Microchips[edit | edit source]

An extension of the Hawk Radar concept, all makers of lardy food are required to put microchips in their food. The Hawk Radar then counts microchips in people, and if they exceed the limit, the person is punished.

Large clothes[edit | edit source]

If a person is caught buying clothes the government deems are too big (i.e. Size XXL shirts), the shop must report the shopper to the police.

Dob an a fatty[edit | edit source]

Everybody is encouraged to call the government hotline (0800 1FATFATTY) if they believe that neighbours, flatmates or fellow family members (wife) etc. exceeds the Body Mass Index Limit. Narks are given a free trip to the Gold Coast. But as the Gold coast is full of Australians, Maori and Asians, this incentive has not proved popular.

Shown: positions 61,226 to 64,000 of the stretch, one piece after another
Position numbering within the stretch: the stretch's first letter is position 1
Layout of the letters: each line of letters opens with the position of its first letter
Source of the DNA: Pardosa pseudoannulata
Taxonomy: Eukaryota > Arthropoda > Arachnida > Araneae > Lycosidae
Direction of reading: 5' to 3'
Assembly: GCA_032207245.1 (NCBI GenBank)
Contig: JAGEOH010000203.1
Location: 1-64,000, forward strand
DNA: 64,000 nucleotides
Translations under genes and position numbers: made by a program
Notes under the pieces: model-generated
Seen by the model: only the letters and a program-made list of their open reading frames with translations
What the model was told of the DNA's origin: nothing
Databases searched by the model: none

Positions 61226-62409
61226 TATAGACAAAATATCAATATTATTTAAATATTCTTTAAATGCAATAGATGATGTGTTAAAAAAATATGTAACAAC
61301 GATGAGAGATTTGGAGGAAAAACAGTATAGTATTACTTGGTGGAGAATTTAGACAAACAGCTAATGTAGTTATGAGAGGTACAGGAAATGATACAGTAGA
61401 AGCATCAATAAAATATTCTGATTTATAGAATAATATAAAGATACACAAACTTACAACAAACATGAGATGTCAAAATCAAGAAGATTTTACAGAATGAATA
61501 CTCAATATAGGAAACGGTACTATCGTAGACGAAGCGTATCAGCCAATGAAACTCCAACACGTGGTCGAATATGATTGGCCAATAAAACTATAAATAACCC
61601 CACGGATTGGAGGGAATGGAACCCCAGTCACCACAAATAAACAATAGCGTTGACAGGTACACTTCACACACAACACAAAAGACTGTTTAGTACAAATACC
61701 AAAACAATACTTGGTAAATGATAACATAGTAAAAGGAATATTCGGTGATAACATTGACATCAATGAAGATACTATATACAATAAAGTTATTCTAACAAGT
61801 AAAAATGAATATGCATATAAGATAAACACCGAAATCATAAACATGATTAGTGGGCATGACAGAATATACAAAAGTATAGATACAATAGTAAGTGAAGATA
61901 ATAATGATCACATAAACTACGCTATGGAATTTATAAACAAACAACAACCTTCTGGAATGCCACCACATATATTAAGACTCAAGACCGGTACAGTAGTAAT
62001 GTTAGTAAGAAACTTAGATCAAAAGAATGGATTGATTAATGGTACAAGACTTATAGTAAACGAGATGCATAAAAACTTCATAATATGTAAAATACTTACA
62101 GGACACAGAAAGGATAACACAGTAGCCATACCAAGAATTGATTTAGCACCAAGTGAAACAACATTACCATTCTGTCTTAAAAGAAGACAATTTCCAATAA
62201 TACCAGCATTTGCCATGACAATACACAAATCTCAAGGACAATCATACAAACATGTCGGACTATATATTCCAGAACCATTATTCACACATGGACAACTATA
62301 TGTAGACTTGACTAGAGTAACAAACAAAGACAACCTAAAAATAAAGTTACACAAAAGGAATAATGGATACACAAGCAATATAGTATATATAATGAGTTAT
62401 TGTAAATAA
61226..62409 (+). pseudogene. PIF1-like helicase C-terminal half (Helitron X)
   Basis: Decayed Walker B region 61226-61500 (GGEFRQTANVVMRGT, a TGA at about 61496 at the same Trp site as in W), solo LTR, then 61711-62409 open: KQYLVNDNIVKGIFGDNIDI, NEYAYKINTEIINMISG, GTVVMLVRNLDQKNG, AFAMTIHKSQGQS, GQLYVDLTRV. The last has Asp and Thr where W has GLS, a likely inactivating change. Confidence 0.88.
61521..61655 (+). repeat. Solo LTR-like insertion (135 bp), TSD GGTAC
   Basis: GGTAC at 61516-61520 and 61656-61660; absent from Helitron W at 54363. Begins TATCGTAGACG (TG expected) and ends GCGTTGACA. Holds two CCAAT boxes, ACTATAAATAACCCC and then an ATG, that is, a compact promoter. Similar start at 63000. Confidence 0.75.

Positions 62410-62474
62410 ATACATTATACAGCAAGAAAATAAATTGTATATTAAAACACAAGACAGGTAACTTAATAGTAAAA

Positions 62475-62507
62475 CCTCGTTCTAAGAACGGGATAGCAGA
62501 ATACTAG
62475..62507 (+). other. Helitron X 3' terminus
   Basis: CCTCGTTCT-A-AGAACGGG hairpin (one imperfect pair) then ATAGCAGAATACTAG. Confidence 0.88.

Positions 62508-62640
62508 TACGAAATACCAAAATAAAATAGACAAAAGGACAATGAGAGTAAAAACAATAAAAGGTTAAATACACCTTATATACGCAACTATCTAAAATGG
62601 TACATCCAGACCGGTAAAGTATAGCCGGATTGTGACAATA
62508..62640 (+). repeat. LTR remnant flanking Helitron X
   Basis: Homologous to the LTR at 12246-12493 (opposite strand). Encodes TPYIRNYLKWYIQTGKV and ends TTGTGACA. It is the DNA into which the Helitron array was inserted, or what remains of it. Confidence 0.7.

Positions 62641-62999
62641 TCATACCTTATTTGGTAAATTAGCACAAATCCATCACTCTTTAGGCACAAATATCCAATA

Advertising[edit | edit source]

With the new initiative comes an excessive advertising campaign involving television commercials, radio commercials and billboards. The tagline of the campaign was "Obesity: It's a crime. Not A Sickness"

Results[edit | edit source]

Graph presented by the Government showing the effects of the legislation after a year of enforcement

Unfortunately for Helen Clark, the initiative has brought about only a small decrease in national obesity, because over-eaters have found ways around the law. Families (usually Polynesian ones) organise their cars to make runs to KFC and other takeaways at different times to make bulk-orders, thereby avoiding Fast Food Surveillance. "Food dealers" are also employed to sell KFC and other lardy food black-market, thereby ensuring that the fattest in society are rarely caught.

Scandal[edit | edit source]